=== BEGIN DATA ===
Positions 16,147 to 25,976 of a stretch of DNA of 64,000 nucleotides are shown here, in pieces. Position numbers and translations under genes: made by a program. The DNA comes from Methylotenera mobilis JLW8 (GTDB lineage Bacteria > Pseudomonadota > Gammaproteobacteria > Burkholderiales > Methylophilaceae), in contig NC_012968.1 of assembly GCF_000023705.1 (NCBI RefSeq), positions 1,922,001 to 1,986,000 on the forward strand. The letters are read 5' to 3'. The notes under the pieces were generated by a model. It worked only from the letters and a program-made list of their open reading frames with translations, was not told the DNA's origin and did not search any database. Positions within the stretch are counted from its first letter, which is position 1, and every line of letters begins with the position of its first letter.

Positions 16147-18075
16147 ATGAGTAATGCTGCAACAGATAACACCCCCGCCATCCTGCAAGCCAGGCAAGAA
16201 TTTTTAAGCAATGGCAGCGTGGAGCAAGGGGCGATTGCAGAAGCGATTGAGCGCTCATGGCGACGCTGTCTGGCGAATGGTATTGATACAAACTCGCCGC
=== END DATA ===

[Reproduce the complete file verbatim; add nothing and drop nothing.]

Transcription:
Positions 16,147 to 25,976 of a stretch of DNA of 64,000 nucleotides are shown here, in pieces. Position numbers and translations under genes: made by a program. The DNA comes from Methylotenera mobilis JLW8 (GTDB lineage Bacteria > Pseudomonadota > Gammaproteobacteria > Burkholderiales > Methylophilaceae), in contig NC_012968.1 of assembly GCF_000023705.1 (NCBI RefSeq), positions 1,922,001 to 1,986,000 on the forward strand. The letters are read 5' to 3'. The notes under the pieces were generated by a model. It worked only from the letters and a program-made list of their open reading frames with translations, was not told the DNA's origin and did not search any database. Positions within the stretch are counted from its first letter, which is position 1, and every line of letters begins with the position of its first letter.

Positions 16147-18075
16147 ATGAGTAATGCTGCAACAGATAACACCCCCGCCATCCTGCAAGCCAGGCAAGAA
16201 TTTTTAAGCAATGGCAGCGTGGAGCAAGGGGCGATTGCAGAAGCGATTGAGCGCTCATGGCGACGCTGTCTGGCGAATGGTATTGATACAAACTCGCCGC